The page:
Want to become a speechwriter? Step 1: Write speeches

You won’t start off penning soaring orations for heads of state and CEOs. You can find local officials and businesspeople, though, who need a wordsmith. Also, ask your own boss.

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I’ve been a professional speechwriter for more than a decade and have written for heads of state, international organizations and more than a few weddings and funerals.

Competitions and salaries for speechwriters are high—certainly higher than most writing gigs. Experienced speechwriters earn more than $100,000 annually.

Speechwriters also have the advantage of access: access to top decision-makers, access to those who shape policies and ideas, and access to people who want to change the world. It’s just a matter of getting your foot in the door.

Unlike most occupations, there’s no school that teaches speechwriting. There’s no place to trade your life savings for a piece of paper that will land you an unpaid stint as an intern. Although live and online speechwriting courses exist, there’s no Harvard for speechwriters.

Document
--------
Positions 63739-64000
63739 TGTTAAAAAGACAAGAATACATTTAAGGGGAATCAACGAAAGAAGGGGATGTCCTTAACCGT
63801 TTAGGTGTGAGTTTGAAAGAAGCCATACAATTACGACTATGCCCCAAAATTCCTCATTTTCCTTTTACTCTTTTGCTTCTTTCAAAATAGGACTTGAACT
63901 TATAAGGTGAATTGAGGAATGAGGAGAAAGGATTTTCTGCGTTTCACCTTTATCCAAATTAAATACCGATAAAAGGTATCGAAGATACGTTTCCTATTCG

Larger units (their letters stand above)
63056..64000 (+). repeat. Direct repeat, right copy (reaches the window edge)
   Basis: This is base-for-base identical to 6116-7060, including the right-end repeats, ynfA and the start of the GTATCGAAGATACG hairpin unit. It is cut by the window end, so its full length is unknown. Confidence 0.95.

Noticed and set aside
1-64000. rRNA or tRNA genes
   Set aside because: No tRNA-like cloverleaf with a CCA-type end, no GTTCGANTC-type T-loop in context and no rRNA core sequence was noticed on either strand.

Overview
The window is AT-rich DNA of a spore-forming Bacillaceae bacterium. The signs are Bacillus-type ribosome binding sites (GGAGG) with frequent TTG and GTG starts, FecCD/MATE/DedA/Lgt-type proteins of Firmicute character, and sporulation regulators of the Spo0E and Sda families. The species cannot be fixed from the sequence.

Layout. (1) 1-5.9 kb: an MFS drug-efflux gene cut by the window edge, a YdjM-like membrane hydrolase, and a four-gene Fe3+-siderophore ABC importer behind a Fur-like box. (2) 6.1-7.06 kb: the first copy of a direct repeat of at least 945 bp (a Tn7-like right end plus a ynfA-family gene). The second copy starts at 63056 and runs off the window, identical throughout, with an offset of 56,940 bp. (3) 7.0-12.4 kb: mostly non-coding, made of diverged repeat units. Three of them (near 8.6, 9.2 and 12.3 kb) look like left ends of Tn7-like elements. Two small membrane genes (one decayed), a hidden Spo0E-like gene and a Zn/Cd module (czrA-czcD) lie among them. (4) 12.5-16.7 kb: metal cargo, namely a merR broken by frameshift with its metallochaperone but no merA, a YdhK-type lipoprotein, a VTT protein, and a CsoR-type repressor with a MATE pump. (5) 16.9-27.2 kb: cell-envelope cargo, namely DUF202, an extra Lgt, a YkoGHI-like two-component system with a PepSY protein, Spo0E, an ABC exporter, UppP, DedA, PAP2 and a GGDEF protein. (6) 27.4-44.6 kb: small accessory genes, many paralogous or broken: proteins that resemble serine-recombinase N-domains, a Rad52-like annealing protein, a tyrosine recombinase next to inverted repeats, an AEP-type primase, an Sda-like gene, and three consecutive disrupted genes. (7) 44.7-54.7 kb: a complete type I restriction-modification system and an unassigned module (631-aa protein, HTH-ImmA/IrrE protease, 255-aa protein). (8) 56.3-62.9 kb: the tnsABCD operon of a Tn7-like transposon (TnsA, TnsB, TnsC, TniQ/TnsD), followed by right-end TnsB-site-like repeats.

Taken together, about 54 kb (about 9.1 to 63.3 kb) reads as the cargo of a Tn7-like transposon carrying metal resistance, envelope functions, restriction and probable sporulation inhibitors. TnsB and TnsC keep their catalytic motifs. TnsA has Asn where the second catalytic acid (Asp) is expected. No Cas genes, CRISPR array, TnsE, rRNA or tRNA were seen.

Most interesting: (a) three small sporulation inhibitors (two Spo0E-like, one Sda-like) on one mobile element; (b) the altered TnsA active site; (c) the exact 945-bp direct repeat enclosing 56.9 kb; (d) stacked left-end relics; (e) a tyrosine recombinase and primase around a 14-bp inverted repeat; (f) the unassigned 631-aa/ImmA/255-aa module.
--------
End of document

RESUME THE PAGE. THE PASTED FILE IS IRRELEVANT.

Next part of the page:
At the risk of putting myself and my colleagues out of business, I’ll let you in on the big secret about how to become a speechwriter. Please keep this confidential, because it’s a huge secret:

Find somebody who needs a speech written, and write it for them.

The answer to your next question? Anybody who needs one.

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